April is National Minority Health Month, and this year the focus is Accelerating Health Equity for the Nation.
National Minority Health Month was actually launched more than 100 years ago as National Negro Health Week, when back in April 1915, Dr. Booker T. Washington sent a letter to Black newspapers suggesting the “National Negro Health Week.”
The month is still very necessary, says Sheila Thorne, who is a leading expert on multicultural healthcare marketing and who has spent over 20 years designing and implementing marketing communications, cross-cultural health education, diversity, and cultural competency training initiatives and campaigns for diverse populations and the healthcare professionals who treat them through her company, Multicultural Healthcare Marketing Group, LLC. The disparity for healthcare for minorities is still way too large. We need to close this gap. Minorities still don’t have proper access to healthcare; they arent included for clinical trials. There still needs to be a focus on the discussions that affect them, she adds.
Thorne, who has been committed to eliminating health disparities and achieving health equity, stresses that minority health care has not kept pace with economic advances in community. We are doing better economically as a group, but Blacks are still dying sooner and suffering from more chronic diseases. We have to find out why, she explains.
And says Thorne, the time is now to really work on the disparity issue. I think there are a few things driving this, especially the rapidly shifting demo–before the end of the century the majority of people in the United States will be a person of color or a person of color who speaks Spanish. The time is now to look at the health concerns of these communities and to look at ways to implement change in order to work on these issues, she says.
Thorne, a former senior executive in five of the most preeminent health marketing communications companies in the country, now leads her own firm of multicultural, multilingual marketing professionals, health educators and trainers. The South Bronx-born Thorne was actually a former high school teacher of foreign languages before entering the healthcare industry focusing on professional and patient advocacy for racially, ethnically and linguistically diverse populations.
Through Multicultural Healthcare Marketing Group, LLC, Thorne has worked on behalf of the top 50 pharmaceutical, biotech and medical device companies. She is a past president of the Coalition of 100 Black Women Manhattan Chapter; a past chair of the Health Committee of the National Council of Negro Women Bronx Chapter; a past president of the Black Public Relations Society of Greater New York; a past member of the Board of Trustees of the Northern New Jersey Chapter of the Leukemia and Lymphoma Society; a past board member of two New York City hospitals and sat on the Deans Advisory Council of the University of Medicine & Dentistry of New Jersey.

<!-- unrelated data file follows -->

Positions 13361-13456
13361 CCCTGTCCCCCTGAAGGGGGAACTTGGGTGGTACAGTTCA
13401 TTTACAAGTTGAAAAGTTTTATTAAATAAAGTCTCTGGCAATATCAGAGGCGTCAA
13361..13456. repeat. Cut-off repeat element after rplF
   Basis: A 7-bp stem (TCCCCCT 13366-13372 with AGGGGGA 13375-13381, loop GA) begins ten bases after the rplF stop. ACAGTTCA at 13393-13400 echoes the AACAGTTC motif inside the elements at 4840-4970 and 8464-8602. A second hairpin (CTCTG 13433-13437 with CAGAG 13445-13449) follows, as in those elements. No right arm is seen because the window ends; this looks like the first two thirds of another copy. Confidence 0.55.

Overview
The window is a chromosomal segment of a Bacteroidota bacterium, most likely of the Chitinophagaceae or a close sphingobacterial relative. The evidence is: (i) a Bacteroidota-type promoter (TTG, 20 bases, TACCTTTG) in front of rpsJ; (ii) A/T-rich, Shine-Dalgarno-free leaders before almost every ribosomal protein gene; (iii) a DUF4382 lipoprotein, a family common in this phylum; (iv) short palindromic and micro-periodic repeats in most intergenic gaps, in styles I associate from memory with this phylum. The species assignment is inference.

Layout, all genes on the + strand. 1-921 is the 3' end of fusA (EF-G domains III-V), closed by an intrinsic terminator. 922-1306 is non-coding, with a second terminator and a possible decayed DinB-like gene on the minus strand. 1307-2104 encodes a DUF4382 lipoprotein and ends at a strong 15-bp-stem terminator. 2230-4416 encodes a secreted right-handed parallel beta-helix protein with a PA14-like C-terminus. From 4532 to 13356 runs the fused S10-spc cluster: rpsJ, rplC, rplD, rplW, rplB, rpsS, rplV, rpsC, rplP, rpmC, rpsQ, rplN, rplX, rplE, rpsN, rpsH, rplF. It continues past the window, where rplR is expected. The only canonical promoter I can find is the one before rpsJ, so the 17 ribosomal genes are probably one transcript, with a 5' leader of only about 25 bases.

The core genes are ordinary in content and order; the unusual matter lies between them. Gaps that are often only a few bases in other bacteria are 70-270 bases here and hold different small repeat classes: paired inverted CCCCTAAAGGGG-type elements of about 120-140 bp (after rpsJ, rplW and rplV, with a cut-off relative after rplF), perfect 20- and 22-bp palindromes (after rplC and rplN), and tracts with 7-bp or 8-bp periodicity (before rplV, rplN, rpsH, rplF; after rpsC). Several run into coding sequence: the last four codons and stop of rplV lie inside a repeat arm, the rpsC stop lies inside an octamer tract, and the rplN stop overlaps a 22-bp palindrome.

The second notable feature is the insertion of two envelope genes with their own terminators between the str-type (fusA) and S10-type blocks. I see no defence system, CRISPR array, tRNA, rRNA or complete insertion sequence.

One main thing on Thornes mind is the elimination of racial and ethnic health disparities. This is what I have been focused on for 25 years. And it used to be people didn’t know what I was talking about, so my goal was educating these companies I would go into, but now the question isn’t what is that. They are now asking how can we fix this–which is a major shift, says Thorne during a phone interview while touring the country to speak about health care disparities and Minority Health Month.
There are major reasons why there needs to be a focus on minority health. In the Black community, for example, there are still higher incidents of chronic disease and premature death, notes Thorne. We need to look at the causes of these stats and work on education, prevention and treatment.
There are many misconceptions that all is well, but there is still lots of work to do. While pharmaceutical companies may be looking at how to fix the gap, the effort has to be all inclusive. Its not just enough to put minorities in the advertisements and target the minority community; Black and Latinos need to be involved in clinical studies. We need to also educate the communities about medications and illnesses. You hear about people sharing their medication, splitting the medications–you cant do this. You also have an acceptance of certain diseasesoh she has the sugar disease like everyone elsebut you can never accept chronic illness, says Throne.
One way to help move change along is by partnering with the right organizations. Thorne has worked with the National Medical Association, National Black Nurses Association, National Hispanic Medical Association, National Association of Hispanic Nurses Associations and numerous ethnic medical and nursing societies. Nurses on on the ground deal directly with the patients. When we get them on board, they can effectively create change, says Thorne, who was awarded the title of Distinguished Professor by the National Black Alcoholism and Addictions Institute developed in collaboration with Morehouse School of Medicine.
She is the recipient of the National Black Leadership Initiative on Cancer Unsung Heroes Award for her innovative marketing strategies to reach communities of color and as well as the NAACP Freedom Fund Award. I do a lot of work with the Congressional Black Caucus and the Black medical teaching institutions that produce more than 70 percent of the Black doctors in the U.S. I also reach out to other people of color–such as Indian and African as well as Jewish medical professionals, who we are most likely to deal with when seeking medical attention. Only 5 percent of doctors are Latino, and 3 percent Black, she notes.